Keri Henley, right, UMMC associate executive director of development, helps Nina Ghaffari, a volunteer assisting Mississippi Spay and Neuter, unload donated surgical masks for the hospital's front-line caregivers.
Keri Henley, right, UMMC associate executive director of development, helps Nina Ghaffari, a volunteer assisting Mississippi Spay and Neuter, unload donated surgical masks for the hospital's front-line caregivers.
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Community donors bolster Medical Center during COVID-19 response

Published on Sunday, March 29, 2020

By: Ruth Cummins,

Mississippi Spay and Neuter is normally all about dogs and cats, but during the COVID-19 outbreak, the nonprofit is all about humans.

When its leaders learned that the University of Mississippi Medical Center is in critical need of gowns and masks worn by front-line health care workers caring for COVID-19 patients, they turned out their storage closets and made a difference.

“One of our employees said that our clinic has all these masks and gowns that were donated by people in human medicine,” said Shelby Parsons, communications manager for Mississippi Spay and Neuter, which operates The Big Fix Clinic in Richland. “We would typically use them when we do surgeries.”

They’re paying forward, donating a portion of what was gifted to them: 700 masks and a plethora of gowns.

“It’s going to be ground zero for everything going on,” Parsons said of the Medical Center. “UMMC is where everyone wants to be, because they get the best treatment there. Everyone is trying to innovate, and the Medical Center is going to be at the forefront of this for a long time.”

Department of Psychiatry project manager Erin Shirley Orey drops off boxes of gloves as a donation to the Medical Center's COVID-19 response.
Erin Shirley Orey, left, project manager in the Department of Psychiatry, donates boxes of gloves to the Medical Center's COVID-19 response.

The clinic’s donation is just one example of the creativity emanating from the community in response to ever-changing needs at the state’s only academic health sciences center.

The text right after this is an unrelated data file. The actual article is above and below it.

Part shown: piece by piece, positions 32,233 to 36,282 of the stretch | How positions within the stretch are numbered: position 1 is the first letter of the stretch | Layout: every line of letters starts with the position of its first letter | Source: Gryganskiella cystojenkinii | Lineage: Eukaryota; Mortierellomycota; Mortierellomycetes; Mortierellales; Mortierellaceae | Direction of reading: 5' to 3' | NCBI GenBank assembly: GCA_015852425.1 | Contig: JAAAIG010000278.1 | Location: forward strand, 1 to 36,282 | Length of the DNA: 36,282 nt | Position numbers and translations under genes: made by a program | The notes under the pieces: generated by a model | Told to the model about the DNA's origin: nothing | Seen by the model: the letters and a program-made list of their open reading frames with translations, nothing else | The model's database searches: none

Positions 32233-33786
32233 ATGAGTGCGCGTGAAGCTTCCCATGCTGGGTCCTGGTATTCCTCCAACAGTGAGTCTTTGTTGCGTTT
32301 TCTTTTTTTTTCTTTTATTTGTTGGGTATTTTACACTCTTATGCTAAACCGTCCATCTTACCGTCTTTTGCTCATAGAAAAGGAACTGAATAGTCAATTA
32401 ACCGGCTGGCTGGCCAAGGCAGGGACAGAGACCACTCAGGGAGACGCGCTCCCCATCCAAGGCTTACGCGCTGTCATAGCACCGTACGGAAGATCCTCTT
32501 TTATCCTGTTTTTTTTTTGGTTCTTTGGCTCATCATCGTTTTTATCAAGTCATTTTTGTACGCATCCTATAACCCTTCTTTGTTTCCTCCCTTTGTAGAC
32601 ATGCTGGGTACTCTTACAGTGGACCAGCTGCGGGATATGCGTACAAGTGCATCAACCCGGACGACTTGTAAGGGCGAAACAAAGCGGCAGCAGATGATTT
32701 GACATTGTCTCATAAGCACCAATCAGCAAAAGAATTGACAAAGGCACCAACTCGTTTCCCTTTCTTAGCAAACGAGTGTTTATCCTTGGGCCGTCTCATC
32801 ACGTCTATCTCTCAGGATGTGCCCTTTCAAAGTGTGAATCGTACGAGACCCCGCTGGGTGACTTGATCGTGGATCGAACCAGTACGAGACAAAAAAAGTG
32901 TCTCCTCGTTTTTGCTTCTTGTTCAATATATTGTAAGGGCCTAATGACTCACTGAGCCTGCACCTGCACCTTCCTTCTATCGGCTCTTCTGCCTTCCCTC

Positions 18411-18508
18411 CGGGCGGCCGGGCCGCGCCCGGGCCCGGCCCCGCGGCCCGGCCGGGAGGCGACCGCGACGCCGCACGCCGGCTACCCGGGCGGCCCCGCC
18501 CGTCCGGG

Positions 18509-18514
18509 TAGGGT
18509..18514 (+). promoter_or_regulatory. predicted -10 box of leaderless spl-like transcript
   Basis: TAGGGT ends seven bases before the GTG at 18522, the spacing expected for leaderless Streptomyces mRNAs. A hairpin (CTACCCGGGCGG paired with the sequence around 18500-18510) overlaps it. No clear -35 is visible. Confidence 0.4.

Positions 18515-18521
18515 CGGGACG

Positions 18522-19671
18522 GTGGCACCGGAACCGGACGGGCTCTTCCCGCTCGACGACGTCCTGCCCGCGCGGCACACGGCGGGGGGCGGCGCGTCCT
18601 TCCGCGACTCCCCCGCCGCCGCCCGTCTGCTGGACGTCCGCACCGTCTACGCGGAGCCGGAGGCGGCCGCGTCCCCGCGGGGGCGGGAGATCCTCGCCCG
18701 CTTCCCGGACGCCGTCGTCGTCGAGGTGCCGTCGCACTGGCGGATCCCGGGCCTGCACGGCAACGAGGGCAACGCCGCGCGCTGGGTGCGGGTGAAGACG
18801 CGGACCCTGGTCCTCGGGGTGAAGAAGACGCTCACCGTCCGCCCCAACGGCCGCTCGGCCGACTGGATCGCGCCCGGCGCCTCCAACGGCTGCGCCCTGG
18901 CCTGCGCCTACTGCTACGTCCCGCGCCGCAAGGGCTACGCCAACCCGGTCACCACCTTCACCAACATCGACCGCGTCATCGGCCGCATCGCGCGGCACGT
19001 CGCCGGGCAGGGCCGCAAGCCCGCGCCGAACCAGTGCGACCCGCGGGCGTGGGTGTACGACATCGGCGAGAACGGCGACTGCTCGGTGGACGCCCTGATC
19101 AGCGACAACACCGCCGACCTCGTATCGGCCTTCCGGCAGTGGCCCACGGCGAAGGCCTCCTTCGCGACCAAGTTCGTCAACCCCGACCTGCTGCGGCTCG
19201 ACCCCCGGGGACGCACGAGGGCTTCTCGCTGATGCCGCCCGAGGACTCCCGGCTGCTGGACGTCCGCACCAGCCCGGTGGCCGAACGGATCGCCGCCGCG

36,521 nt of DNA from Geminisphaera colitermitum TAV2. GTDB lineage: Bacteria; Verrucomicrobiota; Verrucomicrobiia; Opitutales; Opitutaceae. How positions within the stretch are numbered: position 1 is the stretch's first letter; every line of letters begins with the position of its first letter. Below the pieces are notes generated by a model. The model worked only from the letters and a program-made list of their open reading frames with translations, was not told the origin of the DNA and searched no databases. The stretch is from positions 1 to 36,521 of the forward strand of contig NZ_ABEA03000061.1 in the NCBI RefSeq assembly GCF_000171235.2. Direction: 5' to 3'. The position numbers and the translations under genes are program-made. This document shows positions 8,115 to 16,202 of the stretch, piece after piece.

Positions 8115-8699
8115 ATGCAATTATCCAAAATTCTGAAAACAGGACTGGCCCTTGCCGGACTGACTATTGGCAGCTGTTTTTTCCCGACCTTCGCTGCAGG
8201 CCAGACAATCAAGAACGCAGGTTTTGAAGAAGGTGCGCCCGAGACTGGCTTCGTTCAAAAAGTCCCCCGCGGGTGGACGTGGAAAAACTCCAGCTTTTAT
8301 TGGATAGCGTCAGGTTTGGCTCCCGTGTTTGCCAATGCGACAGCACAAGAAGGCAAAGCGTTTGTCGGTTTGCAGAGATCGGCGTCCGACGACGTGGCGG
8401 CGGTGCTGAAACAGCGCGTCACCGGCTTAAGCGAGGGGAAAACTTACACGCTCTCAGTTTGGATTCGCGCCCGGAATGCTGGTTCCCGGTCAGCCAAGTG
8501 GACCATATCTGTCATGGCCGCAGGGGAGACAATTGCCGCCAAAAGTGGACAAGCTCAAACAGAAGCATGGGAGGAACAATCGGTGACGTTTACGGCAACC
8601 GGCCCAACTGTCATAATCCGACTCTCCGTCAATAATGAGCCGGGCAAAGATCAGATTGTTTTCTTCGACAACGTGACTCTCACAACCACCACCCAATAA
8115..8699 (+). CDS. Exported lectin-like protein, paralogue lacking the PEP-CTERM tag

“It’s such wonderful news that they would be willing to come help us at this time,” said Keri Henley, UMMC associate executive director of development. “We hadn’t thought to reach out to our veterinarian friends. It’s certainly a great reminder that we have to think outside of the box.”

Dozens of businesses, nonprofits, individuals and friend groups are answering the Medical Center’s call for donations and resources as the community outbreak grows. The Office of Development is coordinating, with help from others on campus, including the Children’s Miracle Network, which is part of Development, the Office of Patient Experience and the Office of Faculty Affairs.

UMMC front-line caregivers are doing what they do best – taking care of the sickest of the sick – with health experts saying the worst of the pandemic is yet to come. The community is rallying around the superheroes who, every day, wear scrubs in lieu of capes.

Last week, Whataburger fortified staff on several floors with a breakfast buffet of honey butter and chicken biscuits, jalapeno cheese biscuits, taquitos, cinnamon rolls and more. “We’ve always had the notion that we want to support the communities that support us,” said Mary Almond, Whataburger’s field brand development coordinator for Mississippi and north Louisiana.

“We’ve got to support these nurses, orderlies, doctors and all of the people who are putting their lives at risk to take care of those who are ill.”

Owners of Revell Ace Hardware did more than think out of the box. They thought in the box, a case that contained 300 pair of safety glasses intended for industrial use, but quite adaptable for use on the UMMC campus.

UMMC Children’s Miracle Network development specialist Andrew Russell reached out to Ace Hardware, parent to Revell Ace Hardware and Revell’s nine locations in the metro area. Revell sells safety goggles “day in and day out,” said Joe Rooks, who with brothers Tim and Dunaway owns Revell’s metro businesses. “With the demand, we’ve been depleted down to zero.”

Not quite, he discovered.

Man with box of goggles.
Paxton Rooks, manager of Revell Ace Hardware's north Jackson store, helps facilitate the donation of a case of safety goggles to the Medical Center.